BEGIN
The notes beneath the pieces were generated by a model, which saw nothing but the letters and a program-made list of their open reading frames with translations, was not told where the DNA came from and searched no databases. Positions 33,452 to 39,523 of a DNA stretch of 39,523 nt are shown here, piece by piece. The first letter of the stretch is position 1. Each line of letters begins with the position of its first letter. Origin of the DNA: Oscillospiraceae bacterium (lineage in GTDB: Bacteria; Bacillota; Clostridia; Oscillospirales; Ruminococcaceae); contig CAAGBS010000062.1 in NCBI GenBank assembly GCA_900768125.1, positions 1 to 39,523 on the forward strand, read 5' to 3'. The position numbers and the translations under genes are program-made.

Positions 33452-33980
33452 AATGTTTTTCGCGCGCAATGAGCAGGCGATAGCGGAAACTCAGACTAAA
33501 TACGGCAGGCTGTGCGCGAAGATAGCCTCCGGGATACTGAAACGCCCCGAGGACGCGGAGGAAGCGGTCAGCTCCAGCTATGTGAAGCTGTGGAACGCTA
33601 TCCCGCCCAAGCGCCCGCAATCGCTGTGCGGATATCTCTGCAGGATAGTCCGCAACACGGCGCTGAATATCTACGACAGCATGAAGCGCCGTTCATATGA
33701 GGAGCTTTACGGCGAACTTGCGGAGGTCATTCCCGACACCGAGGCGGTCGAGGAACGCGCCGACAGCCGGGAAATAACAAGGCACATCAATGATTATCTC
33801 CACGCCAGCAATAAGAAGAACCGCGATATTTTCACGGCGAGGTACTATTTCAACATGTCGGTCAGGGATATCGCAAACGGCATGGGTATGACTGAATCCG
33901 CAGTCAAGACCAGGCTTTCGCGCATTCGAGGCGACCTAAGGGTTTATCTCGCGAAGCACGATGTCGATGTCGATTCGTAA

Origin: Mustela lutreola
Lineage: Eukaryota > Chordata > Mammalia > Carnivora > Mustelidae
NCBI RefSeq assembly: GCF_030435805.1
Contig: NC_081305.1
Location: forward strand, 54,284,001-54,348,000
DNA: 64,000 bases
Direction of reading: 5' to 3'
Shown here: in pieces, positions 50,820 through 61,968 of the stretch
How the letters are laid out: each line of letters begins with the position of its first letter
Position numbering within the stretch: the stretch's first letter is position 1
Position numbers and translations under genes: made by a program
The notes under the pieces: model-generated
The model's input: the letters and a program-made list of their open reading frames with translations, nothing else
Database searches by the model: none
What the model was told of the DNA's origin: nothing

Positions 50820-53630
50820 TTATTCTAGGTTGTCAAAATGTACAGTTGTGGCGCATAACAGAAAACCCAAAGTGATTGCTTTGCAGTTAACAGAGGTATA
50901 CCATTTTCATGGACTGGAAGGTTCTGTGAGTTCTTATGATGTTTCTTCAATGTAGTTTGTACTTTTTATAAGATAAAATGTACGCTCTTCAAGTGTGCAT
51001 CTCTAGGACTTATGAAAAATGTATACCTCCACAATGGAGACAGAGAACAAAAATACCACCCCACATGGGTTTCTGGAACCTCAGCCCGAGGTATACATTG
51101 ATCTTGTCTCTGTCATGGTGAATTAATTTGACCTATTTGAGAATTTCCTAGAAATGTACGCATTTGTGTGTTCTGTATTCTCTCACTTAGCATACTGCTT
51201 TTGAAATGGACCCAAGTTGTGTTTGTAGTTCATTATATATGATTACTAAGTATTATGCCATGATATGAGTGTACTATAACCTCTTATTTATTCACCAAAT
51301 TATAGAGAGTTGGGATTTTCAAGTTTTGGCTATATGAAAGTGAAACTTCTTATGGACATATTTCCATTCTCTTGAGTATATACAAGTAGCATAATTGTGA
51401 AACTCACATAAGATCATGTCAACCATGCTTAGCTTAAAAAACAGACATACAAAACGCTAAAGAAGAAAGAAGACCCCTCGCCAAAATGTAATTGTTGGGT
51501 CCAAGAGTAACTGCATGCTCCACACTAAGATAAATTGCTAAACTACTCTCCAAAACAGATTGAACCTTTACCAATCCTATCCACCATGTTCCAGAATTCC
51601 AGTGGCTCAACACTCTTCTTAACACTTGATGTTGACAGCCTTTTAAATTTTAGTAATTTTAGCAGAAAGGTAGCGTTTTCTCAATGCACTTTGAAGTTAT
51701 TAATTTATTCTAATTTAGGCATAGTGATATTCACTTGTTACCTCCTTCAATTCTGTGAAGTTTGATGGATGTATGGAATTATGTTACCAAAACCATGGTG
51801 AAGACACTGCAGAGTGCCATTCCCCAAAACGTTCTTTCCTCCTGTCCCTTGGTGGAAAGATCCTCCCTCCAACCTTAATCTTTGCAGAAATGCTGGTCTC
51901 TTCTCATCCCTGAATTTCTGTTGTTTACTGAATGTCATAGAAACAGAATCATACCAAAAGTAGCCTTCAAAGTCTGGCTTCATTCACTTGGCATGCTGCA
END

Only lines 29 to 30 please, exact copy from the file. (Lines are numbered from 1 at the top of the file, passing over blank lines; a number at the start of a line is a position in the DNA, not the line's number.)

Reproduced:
51201 TTGAAATGGACCCAAGTTGTGTTTGTAGTTCATTATATATGATTACTAAGTATTATGCCATGATATGAGTGTACTATAACCTCTTATTTATTCACCAAAT
51301 TATAGAGAGTTGGGATTTTCAAGTTTTGGCTATATGAAAGTGAAACTTCTTATGGACATATTTCCATTCTCTTGAGTATATACAAGTAGCATAATTGTGA